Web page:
Today, I finally graduated from the University of North Texas College of Business (Department of Management) with a Bachelor of Business Administration in Organizational Behavior and Human Resource Management. After donning the "black robes of a false priesthood," I was officially initiated into the status of UNT alumni by President Rawlins (a fellow Latter-day Saint). The graduation ceremony was mainly for the College of Business, but included the College of Education and College of Information. However, the College of Business outnumbered the others by a significant amount. This makes sense considering that business is the most popular degree plan, accounting for over 20 percent (more than 325,000) of all bachelor's degrees awarded annually in the United States. Sadly, a recent article in The Chronicle of Higher Education found that
Business majors spend less time preparing for class than do students in any other broad field, according to the most recent National Survey of Student Engagement: Nearly half of seniors majoring in business say they spend fewer than 11 hours a week studying outside class. In their new book, Academically Adrift: Limited Learning on College Campuses, the sociologists Richard Arum and Josipa Roksa report that on a national test of writing and reasoning skills, business majors had the weakest gains during the first two years of college. And when business students take the GMAT, the entry examination for M.B.A. programs, they score lower than do students in every other major.
Studies have shown business majors to be less intellectually curious than other majors. This lack of study and curiosity apparently leads to more binge-drinking than their fellow students. Advanced business classes also tend to be larger, eliminating the one-on-one experience with professors. Faculty study expectations are on average lower than that of the students themselves. Furthermore, the overuse of group projects in business curriculum stifles individual writing and research. Author Lynn O'Shaughnessy focuses especially on the writing issue:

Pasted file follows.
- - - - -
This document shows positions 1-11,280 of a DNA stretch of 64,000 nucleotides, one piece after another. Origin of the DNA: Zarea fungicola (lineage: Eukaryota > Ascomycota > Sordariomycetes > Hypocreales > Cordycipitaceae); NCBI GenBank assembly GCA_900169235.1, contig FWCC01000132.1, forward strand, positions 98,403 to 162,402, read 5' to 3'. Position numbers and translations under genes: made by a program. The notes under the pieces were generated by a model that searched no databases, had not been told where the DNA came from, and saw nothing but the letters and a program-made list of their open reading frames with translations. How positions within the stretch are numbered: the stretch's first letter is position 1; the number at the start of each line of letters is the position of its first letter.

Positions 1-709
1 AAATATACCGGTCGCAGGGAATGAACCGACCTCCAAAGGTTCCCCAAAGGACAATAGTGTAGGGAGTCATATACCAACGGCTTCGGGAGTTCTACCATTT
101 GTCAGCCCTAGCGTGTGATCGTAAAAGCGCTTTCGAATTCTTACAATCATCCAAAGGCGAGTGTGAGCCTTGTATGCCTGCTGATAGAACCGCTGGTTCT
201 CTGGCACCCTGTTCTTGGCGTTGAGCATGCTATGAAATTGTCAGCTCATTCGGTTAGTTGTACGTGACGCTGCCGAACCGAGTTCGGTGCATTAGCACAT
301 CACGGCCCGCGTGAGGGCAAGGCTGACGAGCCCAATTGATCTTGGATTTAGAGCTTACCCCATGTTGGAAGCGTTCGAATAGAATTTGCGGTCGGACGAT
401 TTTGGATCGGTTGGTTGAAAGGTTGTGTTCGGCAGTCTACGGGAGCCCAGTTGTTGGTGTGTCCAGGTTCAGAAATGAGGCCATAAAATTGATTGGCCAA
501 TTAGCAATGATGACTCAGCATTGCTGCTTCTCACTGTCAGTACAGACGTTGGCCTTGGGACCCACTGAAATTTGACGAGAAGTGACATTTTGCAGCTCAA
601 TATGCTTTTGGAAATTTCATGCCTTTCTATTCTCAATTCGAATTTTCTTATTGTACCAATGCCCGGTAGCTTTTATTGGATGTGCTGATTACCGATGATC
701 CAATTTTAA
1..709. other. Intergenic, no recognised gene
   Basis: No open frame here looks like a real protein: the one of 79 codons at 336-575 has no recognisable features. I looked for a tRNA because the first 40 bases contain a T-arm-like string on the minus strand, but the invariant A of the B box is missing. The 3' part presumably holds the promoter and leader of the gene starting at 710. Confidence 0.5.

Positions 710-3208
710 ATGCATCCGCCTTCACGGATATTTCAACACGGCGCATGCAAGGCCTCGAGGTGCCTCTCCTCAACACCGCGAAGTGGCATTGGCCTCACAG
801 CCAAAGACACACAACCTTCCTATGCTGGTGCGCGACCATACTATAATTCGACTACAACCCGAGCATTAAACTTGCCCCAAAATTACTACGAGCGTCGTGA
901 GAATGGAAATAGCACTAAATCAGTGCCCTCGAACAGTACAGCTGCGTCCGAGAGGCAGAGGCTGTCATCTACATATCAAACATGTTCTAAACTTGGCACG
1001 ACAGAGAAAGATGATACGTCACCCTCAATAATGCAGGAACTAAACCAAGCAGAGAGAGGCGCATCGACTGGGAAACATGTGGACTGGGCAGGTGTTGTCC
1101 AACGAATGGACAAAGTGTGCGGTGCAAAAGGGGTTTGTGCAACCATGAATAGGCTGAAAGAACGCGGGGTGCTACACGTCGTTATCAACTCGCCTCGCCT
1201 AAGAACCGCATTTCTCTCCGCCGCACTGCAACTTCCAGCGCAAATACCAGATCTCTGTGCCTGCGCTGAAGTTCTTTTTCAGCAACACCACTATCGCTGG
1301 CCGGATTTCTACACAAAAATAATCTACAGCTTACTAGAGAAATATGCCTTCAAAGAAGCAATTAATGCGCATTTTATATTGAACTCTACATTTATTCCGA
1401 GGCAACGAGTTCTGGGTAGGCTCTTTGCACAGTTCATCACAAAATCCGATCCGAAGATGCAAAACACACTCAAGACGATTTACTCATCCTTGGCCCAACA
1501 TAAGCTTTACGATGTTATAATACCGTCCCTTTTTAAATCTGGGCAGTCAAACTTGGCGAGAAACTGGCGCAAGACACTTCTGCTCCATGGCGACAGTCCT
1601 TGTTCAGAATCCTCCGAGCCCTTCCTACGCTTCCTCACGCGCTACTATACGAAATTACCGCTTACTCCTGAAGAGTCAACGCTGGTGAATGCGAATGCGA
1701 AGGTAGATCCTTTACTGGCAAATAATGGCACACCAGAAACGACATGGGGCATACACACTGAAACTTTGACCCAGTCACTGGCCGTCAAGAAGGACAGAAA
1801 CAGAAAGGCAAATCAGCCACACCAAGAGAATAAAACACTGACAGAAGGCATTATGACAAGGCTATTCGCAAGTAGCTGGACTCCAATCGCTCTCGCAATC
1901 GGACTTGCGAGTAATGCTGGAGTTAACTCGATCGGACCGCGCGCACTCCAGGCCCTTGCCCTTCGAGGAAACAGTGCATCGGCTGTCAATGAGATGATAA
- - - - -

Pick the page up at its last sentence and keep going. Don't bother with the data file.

Employers have repeatedly emphasized that they want to hire college graduates whose talents include writing. Ah, writing. Not something that biz majors are expected to do very often. After all, how can you require extensive writing in business classes when they can be packed with hundreds of students? Nobody would want to grade all those papers. Obviously this is a problem that business schools need to address. In the meantime, if I was an employer who had to choose between a business major and a philosophy major, I'd pick the grad who could write well, and I know who that would likely be.
Even worse, in my department (management) "no strong consensus has emerged about what students ought to learn or how they ought to learn it." Management has been deemed as "too theoretical and amorphous—a potpourri of psychology, economics, game theory, ethics, and international relations." Critics contest that whatever the intellectual merits are of such a broad spectrum, "the presentation of those diverse topics is superficial and scattered."
Despite my obvious bias toward business, I can see this being a problem. I found organizational behavior worthwhile because of my previous interest in economics, history, philosophy, and so forth. Because of these preexisting interests, I was able to make connections between my personal study and those in the university. I worry that some of my fellow business majors may not benefit from their education in the same manner. Business author Daniel Pink has written extensively on the shift from analytical business thinking ("left-brain") to creative business thinking ("right-brain"). While the left-brain material is still necessary, it is not sufficient in today's world. Right-brainers will see much more success as globalization and technology continue to progress. In a recent Telegraph article, he writes,
A few months ago, I was talking to the dean of an American business school. He told me that when alumni return to campus to guest lecture, the current students invariably ask them a version of this question: As you think back on what you learned in B-school, what do you wish you had paid more attention to or had studied more? And invariably the answer is the same. “I’m glad I studied finance and accounting and the quantitative subjects,” the graduates say. “But I wish I had taken all that soft stuff more seriously.” After they left the orderly farm of a case study for the roaring jungle of a real business, it turned out that what seemed superficially soft – organisational behaviour, psychology, people smarts, communication and, yes, empathy – were crucial. Spreadsheets are easy. Spreadsheets never get bored, call in sick, or lose their motivation.